Graduate studies at Western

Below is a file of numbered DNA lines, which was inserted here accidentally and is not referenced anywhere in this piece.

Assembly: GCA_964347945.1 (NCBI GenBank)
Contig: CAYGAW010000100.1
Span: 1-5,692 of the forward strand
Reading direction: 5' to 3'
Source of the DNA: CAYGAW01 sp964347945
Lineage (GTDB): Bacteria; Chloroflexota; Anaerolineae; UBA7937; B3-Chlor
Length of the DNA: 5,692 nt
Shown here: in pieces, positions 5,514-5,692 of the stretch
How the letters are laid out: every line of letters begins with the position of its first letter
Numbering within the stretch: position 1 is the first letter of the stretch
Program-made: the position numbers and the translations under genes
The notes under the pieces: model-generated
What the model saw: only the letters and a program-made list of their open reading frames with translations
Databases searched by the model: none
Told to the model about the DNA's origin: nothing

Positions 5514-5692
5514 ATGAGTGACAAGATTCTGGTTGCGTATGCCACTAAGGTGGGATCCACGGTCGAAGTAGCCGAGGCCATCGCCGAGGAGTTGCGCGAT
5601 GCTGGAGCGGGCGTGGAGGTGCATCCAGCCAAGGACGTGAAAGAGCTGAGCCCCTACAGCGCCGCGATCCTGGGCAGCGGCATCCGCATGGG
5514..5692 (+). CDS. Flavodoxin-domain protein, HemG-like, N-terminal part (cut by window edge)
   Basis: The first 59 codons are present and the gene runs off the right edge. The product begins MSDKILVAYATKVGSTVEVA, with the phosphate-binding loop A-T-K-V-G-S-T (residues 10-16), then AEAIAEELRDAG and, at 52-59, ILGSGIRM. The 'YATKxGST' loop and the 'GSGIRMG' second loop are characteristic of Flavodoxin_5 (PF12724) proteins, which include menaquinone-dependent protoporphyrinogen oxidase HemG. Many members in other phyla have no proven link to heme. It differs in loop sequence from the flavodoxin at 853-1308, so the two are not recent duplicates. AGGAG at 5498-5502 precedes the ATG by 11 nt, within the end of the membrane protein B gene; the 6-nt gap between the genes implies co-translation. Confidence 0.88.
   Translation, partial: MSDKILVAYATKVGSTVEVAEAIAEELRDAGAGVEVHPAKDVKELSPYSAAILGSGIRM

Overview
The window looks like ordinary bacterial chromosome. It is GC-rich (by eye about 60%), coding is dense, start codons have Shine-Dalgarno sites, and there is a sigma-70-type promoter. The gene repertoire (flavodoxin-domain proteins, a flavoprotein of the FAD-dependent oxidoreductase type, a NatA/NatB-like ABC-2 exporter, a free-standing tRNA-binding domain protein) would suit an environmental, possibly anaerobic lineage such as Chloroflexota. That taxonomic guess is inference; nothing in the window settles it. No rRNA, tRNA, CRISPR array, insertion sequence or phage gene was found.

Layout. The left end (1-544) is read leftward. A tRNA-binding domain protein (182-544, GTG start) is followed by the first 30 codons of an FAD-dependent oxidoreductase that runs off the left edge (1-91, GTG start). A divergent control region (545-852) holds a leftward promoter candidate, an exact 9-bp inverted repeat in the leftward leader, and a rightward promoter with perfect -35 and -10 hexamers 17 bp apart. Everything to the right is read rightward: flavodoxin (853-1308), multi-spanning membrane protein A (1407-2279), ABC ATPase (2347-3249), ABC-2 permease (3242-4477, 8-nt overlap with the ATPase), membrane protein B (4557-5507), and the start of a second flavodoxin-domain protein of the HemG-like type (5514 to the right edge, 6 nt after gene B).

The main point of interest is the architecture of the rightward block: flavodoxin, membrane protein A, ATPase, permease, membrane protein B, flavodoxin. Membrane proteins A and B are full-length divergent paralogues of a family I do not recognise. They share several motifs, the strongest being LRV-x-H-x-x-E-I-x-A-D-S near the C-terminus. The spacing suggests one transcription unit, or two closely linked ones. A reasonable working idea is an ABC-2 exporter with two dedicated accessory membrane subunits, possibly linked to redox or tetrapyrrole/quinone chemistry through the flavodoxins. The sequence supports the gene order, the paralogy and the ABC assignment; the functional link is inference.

|Abstract||Psychology has had difficulty accounting for the creative, context-sensitive manner in which concepts are used. We believe this stems from the view of concepts as identifiers rather than bridges between mind and world that participate in the generation of meaning. This paper summarizes the history and current status of concepts research, and provides a non-technical summary of work toward an ecological approach to concepts. We outline the rationale for applying generalizations of formalisms originally developed for use in quantum mechanics to the modeling of concepts, showing how it is because of the role of context that deep structural similarities exist between the two. A concept is defined not just in terms of exemplary states and their features or properties, but also by the relational structures of these properties, and their susceptibility to change under different contexts. The approach implies a view of mind in which the union of perception and environment drives conceptualization, forging a web of conceptual relations or ‘ecology of mind’|
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